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Trash 4 Treats: Rewarding sustainable habits

Keeping the environment clean is a learned behaviour that benefits us all. The INEOS Trash 4 Treats project teaches primary school learners the importance of recycling at a tender age to help them build positive habits for the long term. This year, following a successful pilot with ten schools, INEOS has expanded its project to an additional 20 schools in Phillipi, Belhar and Nyanga in the Western Cape. In return for the most recyclable waste collected, learners are rewarded with exciting treats, and schools stand a chance of winning their share of R60,000 in prize money to upgrade their facilities.
INEOS Trash 4 Treats aims to demonstrate to young learners from low-income households that recyclable waste has value. It motivates them to keep their environment clean in return for rewards through games, educational videos and a colourful recycling mascot, Trashy. The project pairs schools with local waste collectors who buy back the waste collected on-site, creating a mutually beneficial relationship that benefits the community.

Trash 4 Treats: Rewarding sustainable habits

“Not only are we encouraging learners to care for the environment from a young age, but we also hope to plant the seeds for circular economies in the communities that we reach. When the learners start receiving rewards, they are driven to recycle more and can share their learnings with family and friends,” says Ursula Heath, Communications Manager at INEOS. “Behaviour change can be achieved through a combination of education, recognition and reward,” she adds.

Trash 4 Treats: Rewarding sustainable habits
Teachers at each school also receive pre-awareness hampers with food items in glass, metal, paper and plastic packaging to demonstrate the different types of substrates that can be recycled. Bags of different colours are provided to learners to sort their recyclable waste and place it in the bins provided at school. The project makes use of edutainment in the form of an audiovisual presentation and a magician who performs magic tricks using packaging to teach recycling and launch the competition at each school.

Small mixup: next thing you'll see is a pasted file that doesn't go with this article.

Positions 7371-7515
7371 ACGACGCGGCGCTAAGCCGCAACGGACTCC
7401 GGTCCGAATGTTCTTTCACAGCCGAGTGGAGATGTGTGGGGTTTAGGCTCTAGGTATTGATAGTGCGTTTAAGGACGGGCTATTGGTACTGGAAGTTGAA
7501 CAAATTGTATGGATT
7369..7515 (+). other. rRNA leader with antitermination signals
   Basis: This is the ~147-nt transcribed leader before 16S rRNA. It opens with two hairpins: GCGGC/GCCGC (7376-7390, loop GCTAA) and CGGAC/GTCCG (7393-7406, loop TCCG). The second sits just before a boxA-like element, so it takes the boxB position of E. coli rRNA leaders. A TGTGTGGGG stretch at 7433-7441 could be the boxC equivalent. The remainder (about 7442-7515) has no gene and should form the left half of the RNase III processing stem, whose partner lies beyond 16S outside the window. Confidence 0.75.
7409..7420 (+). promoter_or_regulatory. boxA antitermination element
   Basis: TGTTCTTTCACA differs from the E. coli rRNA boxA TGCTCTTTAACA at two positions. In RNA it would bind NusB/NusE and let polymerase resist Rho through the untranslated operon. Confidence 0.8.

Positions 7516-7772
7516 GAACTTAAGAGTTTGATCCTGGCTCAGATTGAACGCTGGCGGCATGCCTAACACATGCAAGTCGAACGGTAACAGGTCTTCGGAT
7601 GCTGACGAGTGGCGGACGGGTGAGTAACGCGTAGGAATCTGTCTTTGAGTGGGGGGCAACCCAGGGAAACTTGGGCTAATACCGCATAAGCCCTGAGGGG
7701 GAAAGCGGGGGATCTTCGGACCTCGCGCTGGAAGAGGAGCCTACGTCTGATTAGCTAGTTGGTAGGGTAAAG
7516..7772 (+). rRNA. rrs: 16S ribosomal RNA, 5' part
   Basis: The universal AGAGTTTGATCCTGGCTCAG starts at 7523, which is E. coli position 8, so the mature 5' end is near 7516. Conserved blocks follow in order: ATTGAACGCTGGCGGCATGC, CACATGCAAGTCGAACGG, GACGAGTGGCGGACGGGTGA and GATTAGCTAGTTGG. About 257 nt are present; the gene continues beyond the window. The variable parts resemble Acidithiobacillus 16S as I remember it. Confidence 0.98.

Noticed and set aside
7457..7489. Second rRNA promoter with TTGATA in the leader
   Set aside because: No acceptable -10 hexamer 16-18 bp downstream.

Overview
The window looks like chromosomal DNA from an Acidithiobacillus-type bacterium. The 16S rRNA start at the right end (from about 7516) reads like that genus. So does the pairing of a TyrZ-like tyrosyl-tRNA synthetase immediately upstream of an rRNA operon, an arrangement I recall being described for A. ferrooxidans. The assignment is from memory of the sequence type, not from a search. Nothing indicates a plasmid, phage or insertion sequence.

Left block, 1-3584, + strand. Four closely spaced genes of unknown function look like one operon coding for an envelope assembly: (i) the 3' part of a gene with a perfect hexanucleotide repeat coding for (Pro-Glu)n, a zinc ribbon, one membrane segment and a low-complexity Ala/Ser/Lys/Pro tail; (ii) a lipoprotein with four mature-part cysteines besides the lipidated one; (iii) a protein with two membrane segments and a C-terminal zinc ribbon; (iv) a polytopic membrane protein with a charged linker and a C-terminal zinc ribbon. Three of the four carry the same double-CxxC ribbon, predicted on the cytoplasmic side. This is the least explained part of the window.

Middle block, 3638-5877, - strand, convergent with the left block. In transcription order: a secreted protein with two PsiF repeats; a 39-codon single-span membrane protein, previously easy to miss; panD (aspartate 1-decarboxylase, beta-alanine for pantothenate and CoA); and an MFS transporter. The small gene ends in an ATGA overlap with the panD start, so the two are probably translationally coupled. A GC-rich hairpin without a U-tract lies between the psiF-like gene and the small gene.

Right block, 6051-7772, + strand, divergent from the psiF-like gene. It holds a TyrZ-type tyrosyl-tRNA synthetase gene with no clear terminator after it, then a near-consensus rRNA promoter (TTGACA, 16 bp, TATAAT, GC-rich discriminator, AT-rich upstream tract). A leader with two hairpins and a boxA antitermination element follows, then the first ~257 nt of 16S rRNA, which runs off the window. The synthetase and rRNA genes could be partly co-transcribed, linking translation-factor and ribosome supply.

To date, the project has engaged with 33,000 learners and recycled 22,000kg of waste. “Based on the successes already achieved, we are keen to find South African partners to help us expand our impact even further,” says Heath. “The opportunity offers a viable solution for organisations looking to become compliant with the Extended Producer Responsibility legislation, which will come into effect later this year, and allows them to help inspire the responsible consumers of the future,” she concludes.

For more information on the project or details on how to get involved, contact Shilpa on +27 11 447 0427 or az.oc.doogtod@aplihS.

Issued by cause marketing agency, dotGOOD.

27 Aug 2021 16:29

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